Alison Dos Santos
It’s funny. I can remember everything from the semi-final – step by step, hurdle by hurdle. But the Olympic final? I remember very little.
The minutes before the start, though, are still clear in my mind, even now: I felt comfortable, confident. I had done everything. Trained hard. Ate right.
I’m ready. Now it’s just fun. Relax. Enjoy the moment.
When I heard the gun, I told myself: Be fast, be fast.
At the fourth hurdle, Karsten Warholm passed me and I thought: Don’t freak out, just keep it going – run, run, run.
At the seventh hurdle, I could feel Abderrahman Samba alongside me, and felt that he was running on the same step in the battle for bronze.
No, now is my time. Let’s go, let’s go.
In the home straight, it was just back to what I was thinking at the start: Be fast, be fast.
Even now, I still can’t describe what I felt at the finish. I crossed the line, looked at the time and saw that crazy number: 45.
Is that right?
How is that right? No, something must have happened.
Then I looked at my time, 46.72, and thought: No way. I was only 21 at the time, but I had run below the previous Olympic record and won a bronze medal. It was perfect – the best moment of my life.
As a kid, I never thought any of this would be possible. Never.
I grew up in São Joaquim da Barra, about 400 kilometres north of the city of São Paulo. My first sport was judo, which I practised from the age of six until I was 14.
I loved that. Really loved it.
There were no track and field athletes in my family, though at one point my sister and I tried it for a few weeks, but we didn’t like it. We stopped.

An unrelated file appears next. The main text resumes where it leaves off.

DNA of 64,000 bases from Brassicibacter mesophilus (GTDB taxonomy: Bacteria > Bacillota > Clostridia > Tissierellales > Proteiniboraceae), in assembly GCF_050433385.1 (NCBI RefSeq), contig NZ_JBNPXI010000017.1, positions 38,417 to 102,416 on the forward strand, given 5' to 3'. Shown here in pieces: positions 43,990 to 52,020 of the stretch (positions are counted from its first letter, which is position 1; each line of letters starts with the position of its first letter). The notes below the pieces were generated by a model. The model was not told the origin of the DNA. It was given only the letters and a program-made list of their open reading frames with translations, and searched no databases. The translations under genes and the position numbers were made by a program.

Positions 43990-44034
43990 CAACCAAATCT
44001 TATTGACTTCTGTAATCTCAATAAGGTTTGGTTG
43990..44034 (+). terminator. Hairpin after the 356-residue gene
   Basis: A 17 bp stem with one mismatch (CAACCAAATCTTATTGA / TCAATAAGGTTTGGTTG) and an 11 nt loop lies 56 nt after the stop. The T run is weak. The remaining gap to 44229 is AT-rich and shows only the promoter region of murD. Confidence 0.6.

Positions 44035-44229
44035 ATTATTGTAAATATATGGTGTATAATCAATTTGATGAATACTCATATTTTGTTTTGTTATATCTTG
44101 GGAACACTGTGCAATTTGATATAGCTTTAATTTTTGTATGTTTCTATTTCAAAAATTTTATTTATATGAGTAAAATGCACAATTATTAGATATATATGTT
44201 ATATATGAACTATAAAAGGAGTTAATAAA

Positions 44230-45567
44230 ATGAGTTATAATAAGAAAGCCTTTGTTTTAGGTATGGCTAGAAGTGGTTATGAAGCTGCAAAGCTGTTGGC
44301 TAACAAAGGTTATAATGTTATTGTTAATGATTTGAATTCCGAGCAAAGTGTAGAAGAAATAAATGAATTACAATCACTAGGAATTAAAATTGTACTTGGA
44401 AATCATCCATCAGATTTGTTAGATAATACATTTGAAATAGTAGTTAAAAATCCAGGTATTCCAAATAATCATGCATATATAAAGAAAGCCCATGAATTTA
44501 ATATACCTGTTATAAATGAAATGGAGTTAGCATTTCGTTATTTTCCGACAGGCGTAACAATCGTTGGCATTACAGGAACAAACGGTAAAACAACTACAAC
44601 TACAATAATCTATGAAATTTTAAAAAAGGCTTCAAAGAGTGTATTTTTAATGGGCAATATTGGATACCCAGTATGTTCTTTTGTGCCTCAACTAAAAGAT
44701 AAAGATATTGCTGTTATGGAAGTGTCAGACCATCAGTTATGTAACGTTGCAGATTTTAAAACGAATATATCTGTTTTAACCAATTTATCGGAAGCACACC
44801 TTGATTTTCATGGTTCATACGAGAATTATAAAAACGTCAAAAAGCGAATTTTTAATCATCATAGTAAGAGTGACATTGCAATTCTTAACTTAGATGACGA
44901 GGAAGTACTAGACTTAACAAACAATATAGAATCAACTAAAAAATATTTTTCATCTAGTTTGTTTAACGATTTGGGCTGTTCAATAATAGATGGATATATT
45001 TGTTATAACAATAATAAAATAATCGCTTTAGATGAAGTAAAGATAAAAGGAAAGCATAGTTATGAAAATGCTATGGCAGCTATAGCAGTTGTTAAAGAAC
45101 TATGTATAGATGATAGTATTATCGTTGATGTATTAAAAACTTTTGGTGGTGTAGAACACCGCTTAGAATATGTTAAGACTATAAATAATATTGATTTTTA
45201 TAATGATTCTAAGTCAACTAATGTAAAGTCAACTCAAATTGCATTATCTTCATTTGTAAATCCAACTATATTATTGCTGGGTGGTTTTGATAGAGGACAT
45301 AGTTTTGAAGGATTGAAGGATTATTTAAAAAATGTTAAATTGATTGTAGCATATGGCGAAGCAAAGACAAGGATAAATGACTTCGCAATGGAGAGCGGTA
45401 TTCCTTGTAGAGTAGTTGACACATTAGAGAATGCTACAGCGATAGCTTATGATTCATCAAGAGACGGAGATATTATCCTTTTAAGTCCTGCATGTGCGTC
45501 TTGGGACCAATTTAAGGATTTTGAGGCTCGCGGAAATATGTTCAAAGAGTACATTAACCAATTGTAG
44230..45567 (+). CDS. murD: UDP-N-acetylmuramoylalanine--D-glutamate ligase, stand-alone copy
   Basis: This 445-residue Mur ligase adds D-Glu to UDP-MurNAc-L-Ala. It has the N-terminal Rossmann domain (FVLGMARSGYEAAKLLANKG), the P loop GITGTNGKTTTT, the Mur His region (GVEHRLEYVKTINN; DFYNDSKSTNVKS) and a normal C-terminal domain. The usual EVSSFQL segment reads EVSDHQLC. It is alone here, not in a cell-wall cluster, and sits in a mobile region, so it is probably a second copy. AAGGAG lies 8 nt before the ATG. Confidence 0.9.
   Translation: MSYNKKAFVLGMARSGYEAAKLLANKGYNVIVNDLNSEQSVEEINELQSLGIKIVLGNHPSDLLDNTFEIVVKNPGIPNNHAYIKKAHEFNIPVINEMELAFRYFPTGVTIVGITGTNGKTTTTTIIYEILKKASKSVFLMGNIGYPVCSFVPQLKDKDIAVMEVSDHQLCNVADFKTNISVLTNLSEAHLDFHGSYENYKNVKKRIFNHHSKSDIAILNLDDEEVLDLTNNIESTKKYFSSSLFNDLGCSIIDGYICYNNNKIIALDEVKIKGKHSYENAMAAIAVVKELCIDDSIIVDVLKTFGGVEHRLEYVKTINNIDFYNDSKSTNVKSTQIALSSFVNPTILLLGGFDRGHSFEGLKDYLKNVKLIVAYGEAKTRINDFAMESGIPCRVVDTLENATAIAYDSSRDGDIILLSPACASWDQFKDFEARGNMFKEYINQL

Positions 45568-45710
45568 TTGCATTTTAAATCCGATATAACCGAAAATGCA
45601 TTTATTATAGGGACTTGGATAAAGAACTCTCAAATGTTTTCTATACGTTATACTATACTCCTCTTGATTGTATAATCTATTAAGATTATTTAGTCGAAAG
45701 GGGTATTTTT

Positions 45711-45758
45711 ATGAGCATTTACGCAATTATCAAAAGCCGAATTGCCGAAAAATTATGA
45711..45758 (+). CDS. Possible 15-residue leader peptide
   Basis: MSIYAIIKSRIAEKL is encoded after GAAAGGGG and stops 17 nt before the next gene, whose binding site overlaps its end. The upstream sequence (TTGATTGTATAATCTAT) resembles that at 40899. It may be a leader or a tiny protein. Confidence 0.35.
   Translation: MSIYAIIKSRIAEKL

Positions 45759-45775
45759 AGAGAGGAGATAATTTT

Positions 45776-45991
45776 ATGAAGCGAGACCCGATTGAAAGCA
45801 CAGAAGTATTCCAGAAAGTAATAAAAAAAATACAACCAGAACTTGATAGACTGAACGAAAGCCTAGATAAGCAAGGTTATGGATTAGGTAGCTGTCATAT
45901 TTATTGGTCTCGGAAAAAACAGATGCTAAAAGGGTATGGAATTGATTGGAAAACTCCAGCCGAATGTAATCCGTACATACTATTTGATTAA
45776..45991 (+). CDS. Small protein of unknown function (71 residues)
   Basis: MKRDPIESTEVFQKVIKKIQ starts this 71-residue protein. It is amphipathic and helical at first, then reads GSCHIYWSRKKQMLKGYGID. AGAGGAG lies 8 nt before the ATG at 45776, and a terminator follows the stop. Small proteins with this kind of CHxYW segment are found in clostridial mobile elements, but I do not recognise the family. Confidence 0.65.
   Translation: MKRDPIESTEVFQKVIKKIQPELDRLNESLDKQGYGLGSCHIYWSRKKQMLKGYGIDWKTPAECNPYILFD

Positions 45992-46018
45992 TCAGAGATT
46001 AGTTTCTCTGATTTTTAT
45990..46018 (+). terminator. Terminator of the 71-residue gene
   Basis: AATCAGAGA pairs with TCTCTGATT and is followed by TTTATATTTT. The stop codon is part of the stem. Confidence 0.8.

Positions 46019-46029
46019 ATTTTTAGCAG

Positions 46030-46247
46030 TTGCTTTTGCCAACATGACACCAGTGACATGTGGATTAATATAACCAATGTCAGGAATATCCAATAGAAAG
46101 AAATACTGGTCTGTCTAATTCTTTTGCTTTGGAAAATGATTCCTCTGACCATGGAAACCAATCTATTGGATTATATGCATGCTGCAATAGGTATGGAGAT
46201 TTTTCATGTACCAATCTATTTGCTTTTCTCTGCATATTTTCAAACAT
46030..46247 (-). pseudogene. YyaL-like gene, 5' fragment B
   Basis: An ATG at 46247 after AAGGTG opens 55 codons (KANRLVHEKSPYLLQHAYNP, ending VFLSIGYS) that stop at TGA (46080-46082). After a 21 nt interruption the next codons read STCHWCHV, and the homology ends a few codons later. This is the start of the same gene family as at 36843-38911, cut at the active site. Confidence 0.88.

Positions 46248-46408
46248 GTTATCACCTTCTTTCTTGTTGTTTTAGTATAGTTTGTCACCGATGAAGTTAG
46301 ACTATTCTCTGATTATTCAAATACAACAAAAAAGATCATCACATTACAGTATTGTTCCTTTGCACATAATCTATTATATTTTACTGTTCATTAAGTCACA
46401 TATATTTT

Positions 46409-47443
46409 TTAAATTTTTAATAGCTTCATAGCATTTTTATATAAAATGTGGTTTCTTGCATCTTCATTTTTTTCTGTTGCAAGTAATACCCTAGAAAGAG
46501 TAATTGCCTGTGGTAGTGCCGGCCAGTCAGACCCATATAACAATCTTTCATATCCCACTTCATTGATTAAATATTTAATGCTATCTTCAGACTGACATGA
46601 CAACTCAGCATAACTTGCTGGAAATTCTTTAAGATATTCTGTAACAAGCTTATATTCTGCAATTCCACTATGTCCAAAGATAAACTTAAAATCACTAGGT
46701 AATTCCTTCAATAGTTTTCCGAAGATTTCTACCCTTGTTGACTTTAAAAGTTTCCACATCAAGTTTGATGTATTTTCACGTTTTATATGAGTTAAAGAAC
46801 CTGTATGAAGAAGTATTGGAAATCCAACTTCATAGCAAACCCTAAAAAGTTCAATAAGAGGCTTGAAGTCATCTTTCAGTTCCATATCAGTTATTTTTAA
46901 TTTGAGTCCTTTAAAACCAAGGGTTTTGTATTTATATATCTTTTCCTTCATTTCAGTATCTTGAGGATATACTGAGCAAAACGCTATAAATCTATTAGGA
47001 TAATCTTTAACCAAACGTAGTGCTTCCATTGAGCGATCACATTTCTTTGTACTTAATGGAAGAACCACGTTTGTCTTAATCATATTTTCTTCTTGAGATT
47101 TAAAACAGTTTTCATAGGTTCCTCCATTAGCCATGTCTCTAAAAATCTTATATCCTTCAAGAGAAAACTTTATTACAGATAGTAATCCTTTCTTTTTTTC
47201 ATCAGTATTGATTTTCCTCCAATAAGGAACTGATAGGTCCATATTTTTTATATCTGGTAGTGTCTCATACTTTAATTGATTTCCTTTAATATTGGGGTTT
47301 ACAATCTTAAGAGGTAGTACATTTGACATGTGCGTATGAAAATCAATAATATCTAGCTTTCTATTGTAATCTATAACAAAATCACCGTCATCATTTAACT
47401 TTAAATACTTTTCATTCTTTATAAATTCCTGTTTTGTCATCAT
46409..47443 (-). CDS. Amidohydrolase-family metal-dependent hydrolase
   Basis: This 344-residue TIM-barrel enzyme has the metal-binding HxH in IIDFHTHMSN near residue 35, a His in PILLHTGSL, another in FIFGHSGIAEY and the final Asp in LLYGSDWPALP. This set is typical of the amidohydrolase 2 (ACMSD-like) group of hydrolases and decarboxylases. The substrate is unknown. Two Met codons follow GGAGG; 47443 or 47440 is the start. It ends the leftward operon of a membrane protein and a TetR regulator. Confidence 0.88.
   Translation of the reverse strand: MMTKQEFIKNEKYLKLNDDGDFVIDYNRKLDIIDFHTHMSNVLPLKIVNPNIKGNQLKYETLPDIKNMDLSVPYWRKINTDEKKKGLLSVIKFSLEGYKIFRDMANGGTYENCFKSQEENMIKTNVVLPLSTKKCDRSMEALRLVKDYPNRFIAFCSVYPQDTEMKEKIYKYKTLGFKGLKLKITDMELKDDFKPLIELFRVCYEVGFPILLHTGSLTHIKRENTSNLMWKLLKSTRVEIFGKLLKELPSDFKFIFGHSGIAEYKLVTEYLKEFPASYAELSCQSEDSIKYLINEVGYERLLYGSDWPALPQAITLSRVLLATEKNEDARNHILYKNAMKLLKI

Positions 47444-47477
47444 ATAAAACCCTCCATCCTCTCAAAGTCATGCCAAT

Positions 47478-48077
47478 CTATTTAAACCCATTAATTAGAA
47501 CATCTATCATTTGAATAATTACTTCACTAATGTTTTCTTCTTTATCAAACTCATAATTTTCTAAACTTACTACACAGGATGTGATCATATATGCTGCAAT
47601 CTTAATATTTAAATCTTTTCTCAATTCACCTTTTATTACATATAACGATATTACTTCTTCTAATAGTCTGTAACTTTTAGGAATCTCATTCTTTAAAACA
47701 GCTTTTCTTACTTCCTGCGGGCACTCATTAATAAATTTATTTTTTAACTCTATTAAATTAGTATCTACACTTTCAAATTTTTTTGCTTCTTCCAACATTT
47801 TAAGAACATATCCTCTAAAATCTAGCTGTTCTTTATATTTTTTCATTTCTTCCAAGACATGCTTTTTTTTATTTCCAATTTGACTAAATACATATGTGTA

Everybody was saying that if we kept going, maybe I could be a great athlete, but at the time I didn’t listen. Judo still had my heart.
There was just one big problem with that. My family was not rich, so it was hard to spend more money on a sport than I’d receive back from it. In track and field, we saw an opportunity to make money: I could go and run nationals, win a medal, receive some money, and it would help my family.
So that was why I started, but after a couple of months I grew to love track and field. I made new friends around the city, the state, the country and, these days, I do it because I love the sport.
After Tokyo, I learned just how strong an impact you can have. When I got back home, I’d go shopping or to restaurants and in some places everybody would know me.
One guy told me that when he watched my final, he and his wife woke up the whole building because they were yelling so much, and the next day they got a ticket because of the noise.
But stories like that are so nice to hear.
As athletes, where we come from is so important, and when I’m training in São Paulo, I love that kids can see me and chat to me. I try to help them as much as possible, and to help anyone I can there, because they need to see that they too can be great athletes.
The message I give them? Trust in yourself, trust in your team, and go inspire.
What inspires me now is knowing I can be better, that I can one day stand on top of the podium. But in our event, that’s about as tough as it gets.
I think Rai Benjamin and I are in the same situation, looking at Warholm’s streak of success and trying to find a way to beat him. But all three of us have our own job to do. We can’t focus on others.
I know the Olympic final was not my perfect race. We’ve changed some things since then. In that race, I ran two hurdles with 12 steps between – but now I do that for four hurdles. I know I have to get better, to show up ready, when I face those guys again soon.
And I’m doing everything I can to be as fast as I can be.